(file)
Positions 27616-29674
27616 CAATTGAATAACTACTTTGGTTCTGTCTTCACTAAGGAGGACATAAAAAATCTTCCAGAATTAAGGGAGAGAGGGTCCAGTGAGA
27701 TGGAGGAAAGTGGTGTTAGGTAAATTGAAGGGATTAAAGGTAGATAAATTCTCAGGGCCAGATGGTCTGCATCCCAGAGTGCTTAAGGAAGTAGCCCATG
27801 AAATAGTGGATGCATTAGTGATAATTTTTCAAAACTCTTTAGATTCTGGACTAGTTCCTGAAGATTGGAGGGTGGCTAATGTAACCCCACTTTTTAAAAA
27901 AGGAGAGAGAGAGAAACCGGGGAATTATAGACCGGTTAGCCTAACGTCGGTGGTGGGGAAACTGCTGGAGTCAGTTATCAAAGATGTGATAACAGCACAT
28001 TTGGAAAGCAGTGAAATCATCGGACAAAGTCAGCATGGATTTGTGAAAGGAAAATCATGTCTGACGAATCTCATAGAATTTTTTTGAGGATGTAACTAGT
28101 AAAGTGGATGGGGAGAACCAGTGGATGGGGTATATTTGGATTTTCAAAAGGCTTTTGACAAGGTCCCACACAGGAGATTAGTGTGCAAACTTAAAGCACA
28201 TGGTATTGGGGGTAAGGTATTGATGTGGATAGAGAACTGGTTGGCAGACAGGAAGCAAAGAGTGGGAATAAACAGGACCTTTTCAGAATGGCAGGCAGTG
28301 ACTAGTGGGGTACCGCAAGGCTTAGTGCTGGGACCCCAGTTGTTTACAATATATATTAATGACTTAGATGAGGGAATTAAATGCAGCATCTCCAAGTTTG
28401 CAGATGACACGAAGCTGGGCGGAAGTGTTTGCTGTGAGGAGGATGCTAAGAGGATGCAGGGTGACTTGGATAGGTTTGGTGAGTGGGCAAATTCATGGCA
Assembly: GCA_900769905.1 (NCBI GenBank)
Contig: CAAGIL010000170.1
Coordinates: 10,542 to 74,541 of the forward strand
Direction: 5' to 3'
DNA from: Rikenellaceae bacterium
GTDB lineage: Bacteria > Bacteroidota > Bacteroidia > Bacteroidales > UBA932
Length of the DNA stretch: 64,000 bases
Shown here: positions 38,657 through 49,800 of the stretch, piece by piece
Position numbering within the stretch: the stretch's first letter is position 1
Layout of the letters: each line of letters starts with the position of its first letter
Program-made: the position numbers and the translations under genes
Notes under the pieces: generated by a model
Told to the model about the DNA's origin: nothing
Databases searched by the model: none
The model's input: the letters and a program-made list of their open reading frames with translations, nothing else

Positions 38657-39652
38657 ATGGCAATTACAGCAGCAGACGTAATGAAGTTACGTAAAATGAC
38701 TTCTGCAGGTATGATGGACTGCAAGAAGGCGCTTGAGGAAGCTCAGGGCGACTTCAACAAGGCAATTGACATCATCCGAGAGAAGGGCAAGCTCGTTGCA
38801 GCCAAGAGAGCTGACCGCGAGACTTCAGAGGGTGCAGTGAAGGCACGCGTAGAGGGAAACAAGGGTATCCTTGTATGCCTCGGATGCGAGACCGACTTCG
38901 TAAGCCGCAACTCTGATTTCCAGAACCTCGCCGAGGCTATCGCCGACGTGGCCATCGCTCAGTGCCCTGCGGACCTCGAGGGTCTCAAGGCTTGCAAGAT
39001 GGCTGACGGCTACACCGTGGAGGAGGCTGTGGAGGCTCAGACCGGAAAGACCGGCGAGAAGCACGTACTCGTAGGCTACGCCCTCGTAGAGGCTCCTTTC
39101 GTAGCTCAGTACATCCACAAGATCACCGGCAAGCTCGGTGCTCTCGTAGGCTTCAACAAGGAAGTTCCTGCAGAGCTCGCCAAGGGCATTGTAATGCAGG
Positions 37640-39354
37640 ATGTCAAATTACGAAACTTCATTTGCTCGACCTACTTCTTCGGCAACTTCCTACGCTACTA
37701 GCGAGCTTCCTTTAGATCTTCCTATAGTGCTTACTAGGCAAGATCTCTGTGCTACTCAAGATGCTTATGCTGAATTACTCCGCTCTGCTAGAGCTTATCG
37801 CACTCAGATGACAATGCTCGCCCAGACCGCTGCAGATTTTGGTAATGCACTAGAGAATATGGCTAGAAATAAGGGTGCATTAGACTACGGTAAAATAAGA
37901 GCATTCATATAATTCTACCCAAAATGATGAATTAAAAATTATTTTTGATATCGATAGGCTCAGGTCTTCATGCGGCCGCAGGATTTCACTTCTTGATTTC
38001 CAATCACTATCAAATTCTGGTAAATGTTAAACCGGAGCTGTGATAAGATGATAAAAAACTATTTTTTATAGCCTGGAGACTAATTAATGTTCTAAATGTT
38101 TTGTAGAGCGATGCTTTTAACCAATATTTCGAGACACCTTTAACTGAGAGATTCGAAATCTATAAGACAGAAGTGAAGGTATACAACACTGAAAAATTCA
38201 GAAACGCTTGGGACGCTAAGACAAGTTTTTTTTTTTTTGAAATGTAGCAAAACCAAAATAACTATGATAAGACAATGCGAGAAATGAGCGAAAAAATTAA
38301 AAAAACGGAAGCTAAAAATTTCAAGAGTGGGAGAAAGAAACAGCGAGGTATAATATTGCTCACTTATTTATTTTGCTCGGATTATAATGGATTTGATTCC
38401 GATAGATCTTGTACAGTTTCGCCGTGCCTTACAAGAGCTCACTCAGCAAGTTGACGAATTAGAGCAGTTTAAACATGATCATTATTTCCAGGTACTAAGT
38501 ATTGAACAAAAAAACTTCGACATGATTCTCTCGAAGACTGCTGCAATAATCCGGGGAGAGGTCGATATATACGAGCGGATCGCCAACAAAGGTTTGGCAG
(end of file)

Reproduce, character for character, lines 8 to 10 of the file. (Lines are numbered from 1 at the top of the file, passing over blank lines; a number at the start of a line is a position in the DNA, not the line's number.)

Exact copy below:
28201 TGGTATTGGGGGTAAGGTATTGATGTGGATAGAGAACTGGTTGGCAGACAGGAAGCAAAGAGTGGGAATAAACAGGACCTTTTCAGAATGGCAGGCAGTG
28301 ACTAGTGGGGTACCGCAAGGCTTAGTGCTGGGACCCCAGTTGTTTACAATATATATTAATGACTTAGATGAGGGAATTAAATGCAGCATCTCCAAGTTTG
28401 CAGATGACACGAAGCTGGGCGGAAGTGTTTGCTGTGAGGAGGATGCTAAGAGGATGCAGGGTGACTTGGATAGGTTTGGTGAGTGGGCAAATTCATGGCA